The origins of the term graffiti can be traced all the way back to the 1800's and the ruins of Pompeii.
markings, as initials, slogans, or drawings, written, spray-painted, or sketched on a sidewalk, wall of a building or public restroom
'1851, for ancient wall inscriptions found in the ruins of Pompeii, from It. graffiti, pl. of graffito "a scribbling," a dim. formation from graffio "a scratch or scribble," from graffiare "to scribble." Sense extended 1877 to recently made crude drawings and scribbling.'
Graffiti today is still very much an underground culture. It takes from and belongs to, the streets. It has however slowly been moving more into the mainstream art world. You only have to look at the sale of entire walls with Bansky's work on them (more on him another day) to understand that graffiti is not just another word for vandalism.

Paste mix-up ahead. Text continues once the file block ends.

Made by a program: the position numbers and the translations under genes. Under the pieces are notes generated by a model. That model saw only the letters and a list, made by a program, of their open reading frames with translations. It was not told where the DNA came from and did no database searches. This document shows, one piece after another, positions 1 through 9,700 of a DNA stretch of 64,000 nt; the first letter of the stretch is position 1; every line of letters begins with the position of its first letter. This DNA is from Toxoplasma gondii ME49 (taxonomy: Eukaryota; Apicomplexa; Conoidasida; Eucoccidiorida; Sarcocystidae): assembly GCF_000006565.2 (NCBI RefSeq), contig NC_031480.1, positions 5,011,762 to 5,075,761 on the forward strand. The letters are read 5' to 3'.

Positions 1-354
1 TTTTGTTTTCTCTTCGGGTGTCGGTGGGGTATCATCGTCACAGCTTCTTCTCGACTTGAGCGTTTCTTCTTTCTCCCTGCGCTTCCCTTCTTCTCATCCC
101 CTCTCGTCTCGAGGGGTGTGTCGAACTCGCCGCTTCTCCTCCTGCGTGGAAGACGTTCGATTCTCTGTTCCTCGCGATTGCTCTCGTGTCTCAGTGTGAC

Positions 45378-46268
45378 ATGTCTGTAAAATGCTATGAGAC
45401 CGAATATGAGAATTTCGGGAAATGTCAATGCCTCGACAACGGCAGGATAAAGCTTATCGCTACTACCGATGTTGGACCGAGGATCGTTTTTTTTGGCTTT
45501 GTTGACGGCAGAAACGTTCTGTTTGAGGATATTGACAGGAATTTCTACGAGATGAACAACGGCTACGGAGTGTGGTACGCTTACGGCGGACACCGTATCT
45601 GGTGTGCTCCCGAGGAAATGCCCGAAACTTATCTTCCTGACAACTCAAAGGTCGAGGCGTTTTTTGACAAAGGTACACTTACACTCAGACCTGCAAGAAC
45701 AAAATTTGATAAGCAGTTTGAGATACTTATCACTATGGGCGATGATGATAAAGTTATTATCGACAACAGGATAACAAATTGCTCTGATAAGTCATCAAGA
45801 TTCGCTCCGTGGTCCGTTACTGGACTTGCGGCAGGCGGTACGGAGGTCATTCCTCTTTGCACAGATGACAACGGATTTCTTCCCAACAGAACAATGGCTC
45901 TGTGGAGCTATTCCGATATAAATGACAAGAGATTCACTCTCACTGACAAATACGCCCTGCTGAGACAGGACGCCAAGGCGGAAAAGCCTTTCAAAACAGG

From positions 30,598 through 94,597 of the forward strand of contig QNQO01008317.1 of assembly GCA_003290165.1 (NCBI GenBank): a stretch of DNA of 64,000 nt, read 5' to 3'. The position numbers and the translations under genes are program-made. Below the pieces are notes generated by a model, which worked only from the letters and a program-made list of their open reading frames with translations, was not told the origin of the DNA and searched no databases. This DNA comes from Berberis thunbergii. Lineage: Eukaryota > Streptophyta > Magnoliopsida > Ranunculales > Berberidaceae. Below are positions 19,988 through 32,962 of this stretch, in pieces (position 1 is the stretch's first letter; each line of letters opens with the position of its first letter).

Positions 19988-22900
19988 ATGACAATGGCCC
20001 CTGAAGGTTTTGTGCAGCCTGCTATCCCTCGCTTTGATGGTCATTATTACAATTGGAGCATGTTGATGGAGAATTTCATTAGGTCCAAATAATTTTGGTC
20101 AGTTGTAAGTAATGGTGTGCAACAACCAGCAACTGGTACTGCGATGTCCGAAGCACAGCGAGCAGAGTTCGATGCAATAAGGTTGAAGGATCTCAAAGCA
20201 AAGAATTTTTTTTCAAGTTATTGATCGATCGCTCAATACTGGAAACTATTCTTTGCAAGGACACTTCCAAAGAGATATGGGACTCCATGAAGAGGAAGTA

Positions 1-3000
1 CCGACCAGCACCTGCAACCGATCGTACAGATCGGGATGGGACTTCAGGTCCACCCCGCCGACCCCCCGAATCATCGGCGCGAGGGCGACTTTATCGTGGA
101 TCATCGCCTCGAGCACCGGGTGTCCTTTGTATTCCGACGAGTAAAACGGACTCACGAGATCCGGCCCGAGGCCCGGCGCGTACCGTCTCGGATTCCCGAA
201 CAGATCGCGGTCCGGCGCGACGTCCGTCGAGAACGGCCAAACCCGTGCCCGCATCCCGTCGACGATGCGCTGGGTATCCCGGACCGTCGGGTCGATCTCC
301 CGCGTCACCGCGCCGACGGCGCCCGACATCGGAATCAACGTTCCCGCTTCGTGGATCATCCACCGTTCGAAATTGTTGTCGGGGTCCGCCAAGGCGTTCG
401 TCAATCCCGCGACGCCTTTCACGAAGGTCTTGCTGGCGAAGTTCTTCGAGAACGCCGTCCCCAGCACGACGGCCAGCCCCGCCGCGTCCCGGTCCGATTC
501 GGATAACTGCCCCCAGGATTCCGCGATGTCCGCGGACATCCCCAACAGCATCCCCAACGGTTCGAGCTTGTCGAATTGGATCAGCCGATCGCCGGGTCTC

If you need convincing take a look at the work of Alexandros Vasmoulakis, a Greek artist, below.
'Alex Tries but misunderstands'
'Fly baby fly'
'I smell something burning'
What I love about street art is that it is available to literally everyone. It is not exclusive and discovering it can feel like going on a treasure hunt into uncharted waters. Happy hunting